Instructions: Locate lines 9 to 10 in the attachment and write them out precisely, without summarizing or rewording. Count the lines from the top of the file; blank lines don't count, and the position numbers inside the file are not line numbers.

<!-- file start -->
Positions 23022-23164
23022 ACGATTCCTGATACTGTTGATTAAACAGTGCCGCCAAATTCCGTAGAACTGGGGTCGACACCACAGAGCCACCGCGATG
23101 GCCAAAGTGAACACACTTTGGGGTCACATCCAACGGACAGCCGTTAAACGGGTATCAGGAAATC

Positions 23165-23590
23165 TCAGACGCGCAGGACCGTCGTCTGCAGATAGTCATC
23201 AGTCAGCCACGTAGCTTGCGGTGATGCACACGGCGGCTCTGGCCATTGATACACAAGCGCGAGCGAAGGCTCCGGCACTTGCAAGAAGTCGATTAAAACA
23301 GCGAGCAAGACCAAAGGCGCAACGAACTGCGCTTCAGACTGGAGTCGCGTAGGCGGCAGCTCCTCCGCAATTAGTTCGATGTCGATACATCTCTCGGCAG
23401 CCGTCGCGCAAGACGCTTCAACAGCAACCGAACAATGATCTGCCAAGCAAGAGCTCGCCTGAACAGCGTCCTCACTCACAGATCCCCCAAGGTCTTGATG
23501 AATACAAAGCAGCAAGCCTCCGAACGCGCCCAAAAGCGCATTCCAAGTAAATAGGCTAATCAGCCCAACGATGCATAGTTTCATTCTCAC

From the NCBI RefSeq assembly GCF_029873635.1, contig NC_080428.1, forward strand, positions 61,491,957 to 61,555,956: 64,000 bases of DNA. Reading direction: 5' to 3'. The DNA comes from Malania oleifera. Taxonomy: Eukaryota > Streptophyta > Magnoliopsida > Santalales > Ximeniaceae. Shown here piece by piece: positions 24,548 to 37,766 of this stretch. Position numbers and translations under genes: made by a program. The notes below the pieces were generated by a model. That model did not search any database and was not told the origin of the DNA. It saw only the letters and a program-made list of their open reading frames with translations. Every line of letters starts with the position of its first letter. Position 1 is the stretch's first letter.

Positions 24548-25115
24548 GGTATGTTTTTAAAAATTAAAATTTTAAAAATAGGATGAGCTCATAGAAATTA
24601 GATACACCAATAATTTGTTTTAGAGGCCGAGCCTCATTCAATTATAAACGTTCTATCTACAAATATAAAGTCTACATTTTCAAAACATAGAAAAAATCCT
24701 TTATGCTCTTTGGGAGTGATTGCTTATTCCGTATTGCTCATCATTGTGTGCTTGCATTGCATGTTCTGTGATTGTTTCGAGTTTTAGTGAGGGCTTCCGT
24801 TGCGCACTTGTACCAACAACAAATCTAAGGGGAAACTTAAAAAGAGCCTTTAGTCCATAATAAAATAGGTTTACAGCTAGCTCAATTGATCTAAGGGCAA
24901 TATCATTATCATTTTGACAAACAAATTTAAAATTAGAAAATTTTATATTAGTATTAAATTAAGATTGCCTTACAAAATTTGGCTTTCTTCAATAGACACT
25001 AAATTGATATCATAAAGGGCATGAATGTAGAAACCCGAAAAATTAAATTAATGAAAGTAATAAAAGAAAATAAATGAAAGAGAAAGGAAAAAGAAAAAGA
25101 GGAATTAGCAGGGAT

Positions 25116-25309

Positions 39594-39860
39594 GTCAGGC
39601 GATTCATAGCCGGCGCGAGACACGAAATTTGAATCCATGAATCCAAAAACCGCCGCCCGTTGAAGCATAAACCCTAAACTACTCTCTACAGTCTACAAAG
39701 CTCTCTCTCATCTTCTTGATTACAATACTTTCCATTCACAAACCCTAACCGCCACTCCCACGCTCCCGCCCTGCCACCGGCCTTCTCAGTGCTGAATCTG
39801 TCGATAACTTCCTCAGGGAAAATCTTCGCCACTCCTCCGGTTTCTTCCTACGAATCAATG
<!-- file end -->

23501 AATACAAAGCAGCAAGCCTCCGAACGCGCCCAAAAGCGCATTCCAAGTAAATAGGCTAATCAGCCCAACGATGCATAGTTTCATTCTCAC

From the NCBI RefSeq assembly GCF_029873635.1, contig NC_080428.1, forward strand, positions 61,491,957 to 61,555,956: 64,000 bases of DNA. Reading direction: 5' to 3'. The DNA comes from Malania oleifera. Taxonomy: Eukaryota > Streptophyta > Magnoliopsida > Santalales > Ximeniaceae. Shown here piece by piece: positions 24,548 to 37,766 of this stretch. Position numbers and translations under genes: made by a program. The notes below the pieces were generated by a model. That model did not search any database and was not told the origin of the DNA. It saw only the letters and a program-made list of their open reading frames with translations. Every line of letters starts with the position of its first letter. Position 1 is the stretch's first letter.